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My Love-Hate Relationship with Classroom Technology Integration

My Love-Hate Relationship with Classroom Technology Integration

By Brandee Ramirez

Schools are experiencing the greatest cultural shift in 21st Century learning: the technology integration in the classroom. Do we have clearly defined goals and standards? Sure. Are there evidence-based practices to pull ideas from? Of course. Is there a “best” or “perfect” way to integrate technology? It doesn’t seem so.

Still, we’re all working to find the best use for these tools and discovering how they can positively impact our students. I love it and I hate it. I struggle to make the best use of what I currently have while still seeing and planning for the possibilities of the future. It’s fun. But it’s not necessarily easy.

I recently surveyed my colleagues to see if I’m the only one who feels this way. I wondered not just what they were doing with technology, but how they feel about it. I asked:

Is it working?

Are you seeing a difference?

Do you feel successful?

The common denominator was that to do it right—to really make it work seamlessly in the classroom—is a struggle.

When it does work, it’s fantastic; there’s increased enthusiasm, engagement and excitement. But it’s not always clear how to get there. Techniques evolve, lesson plans change and even plan B falls apart sometimes.

“When it does work, it’s fantastic; there’s increased enthusiasm, engagement and excitement.”

In my 16 years as a teacher and Digital Learning Coach, I’ve learned that sometimes you have to let it go, be free to experiment, and simply learn from the experience. Despite this monumental shift, it’s not all about the technology; it’s about you, the teacher, and what you do with what you have—now, more than ever before, you have to watch, listen, reflect and adjust on the fly.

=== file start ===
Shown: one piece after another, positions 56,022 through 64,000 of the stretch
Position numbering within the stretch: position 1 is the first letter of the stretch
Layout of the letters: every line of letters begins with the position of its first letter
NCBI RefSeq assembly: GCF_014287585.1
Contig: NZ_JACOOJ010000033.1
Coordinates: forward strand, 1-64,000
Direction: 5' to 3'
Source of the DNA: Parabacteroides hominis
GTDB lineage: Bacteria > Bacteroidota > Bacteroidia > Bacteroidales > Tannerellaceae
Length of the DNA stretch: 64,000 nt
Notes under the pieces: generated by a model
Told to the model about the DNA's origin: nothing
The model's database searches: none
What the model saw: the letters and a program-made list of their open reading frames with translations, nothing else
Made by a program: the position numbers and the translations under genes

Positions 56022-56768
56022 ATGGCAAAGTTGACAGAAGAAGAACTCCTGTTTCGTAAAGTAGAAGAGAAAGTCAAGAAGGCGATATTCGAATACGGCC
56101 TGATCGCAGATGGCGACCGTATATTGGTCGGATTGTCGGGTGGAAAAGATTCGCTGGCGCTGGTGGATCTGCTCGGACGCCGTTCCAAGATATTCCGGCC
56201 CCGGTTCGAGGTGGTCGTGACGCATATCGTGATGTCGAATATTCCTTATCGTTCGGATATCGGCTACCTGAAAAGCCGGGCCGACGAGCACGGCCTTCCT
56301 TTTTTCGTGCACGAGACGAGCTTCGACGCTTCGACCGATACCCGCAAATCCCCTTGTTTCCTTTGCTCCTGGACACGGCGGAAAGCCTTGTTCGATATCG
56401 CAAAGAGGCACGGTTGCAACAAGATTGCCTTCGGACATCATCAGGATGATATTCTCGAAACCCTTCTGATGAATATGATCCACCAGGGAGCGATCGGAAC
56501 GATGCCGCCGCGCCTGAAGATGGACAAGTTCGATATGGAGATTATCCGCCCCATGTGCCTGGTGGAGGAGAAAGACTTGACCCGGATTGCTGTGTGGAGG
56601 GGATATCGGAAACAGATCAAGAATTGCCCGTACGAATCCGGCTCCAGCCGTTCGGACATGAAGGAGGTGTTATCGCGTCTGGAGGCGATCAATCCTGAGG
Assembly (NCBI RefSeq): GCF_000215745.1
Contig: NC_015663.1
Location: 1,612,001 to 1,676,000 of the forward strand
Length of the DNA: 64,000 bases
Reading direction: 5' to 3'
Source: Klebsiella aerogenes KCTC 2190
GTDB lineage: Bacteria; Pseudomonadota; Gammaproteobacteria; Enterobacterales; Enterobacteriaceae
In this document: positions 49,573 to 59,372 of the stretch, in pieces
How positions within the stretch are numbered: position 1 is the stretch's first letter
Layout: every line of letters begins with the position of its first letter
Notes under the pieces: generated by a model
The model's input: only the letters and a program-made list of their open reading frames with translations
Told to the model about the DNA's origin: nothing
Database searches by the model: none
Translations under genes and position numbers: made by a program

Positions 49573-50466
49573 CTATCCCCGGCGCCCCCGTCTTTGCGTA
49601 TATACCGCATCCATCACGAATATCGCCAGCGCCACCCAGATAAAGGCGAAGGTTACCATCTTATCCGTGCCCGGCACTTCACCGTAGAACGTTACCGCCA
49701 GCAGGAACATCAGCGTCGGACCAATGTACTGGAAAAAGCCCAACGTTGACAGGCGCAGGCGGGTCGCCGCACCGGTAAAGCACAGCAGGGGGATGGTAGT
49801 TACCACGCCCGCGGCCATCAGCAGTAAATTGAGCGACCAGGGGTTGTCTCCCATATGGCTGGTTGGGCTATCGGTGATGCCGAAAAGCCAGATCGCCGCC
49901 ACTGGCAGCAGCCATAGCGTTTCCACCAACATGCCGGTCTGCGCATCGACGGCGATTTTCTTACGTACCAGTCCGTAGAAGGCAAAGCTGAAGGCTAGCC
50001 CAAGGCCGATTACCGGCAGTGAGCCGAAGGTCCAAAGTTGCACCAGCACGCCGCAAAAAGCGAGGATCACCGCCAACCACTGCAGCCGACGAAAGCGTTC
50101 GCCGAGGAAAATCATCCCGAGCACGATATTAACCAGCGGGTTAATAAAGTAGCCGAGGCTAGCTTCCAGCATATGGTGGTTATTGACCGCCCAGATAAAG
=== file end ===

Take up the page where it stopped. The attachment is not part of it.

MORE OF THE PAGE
I’ve learned that this is what using classroom technology integration is all about, experimenting and discovering. I love that, even when I’m most frustrated.

How can you turn your frustration into meaningful integration? Professional development.

On a scale of 1 to 4, nine out of ten teachers rated the technology training they received as “excellent.” However, the biggest hurdle is that much of the training takes place over the summer or during their personal time. Attendees prefer to see professional development embedded into their workday with classroom observations, coaching and reflection time.

JOTThe district I work for has taken these concerns into consideration and are working to bridge that gap. They try to provide professional development on minimum days or plan JOT (just one thing) sessions to increase knowledge and technology integration.

If you don’t have the time for a structured professional development course, host a JOT session in your school with this lesson structure:

  • Lesson #1: Focus on one thing at a time, with an emphasis on doing the work, not just talking about it.
  • Lesson #2: Provide time to reflect on the work.
  • Lesson #3: Expect and embrace mistakes or lessons that don’t go as planned. That’s how the learning takes place.

Remember: It’s not about the technology. It’s about the commitment on the teacher’s part to learn and experiment. Technology can’t fix bad teaching. It can enhance the best practices already in place.

Learn about your fundraising Read-A-Thon at Learn2Earn.

WRforSchools
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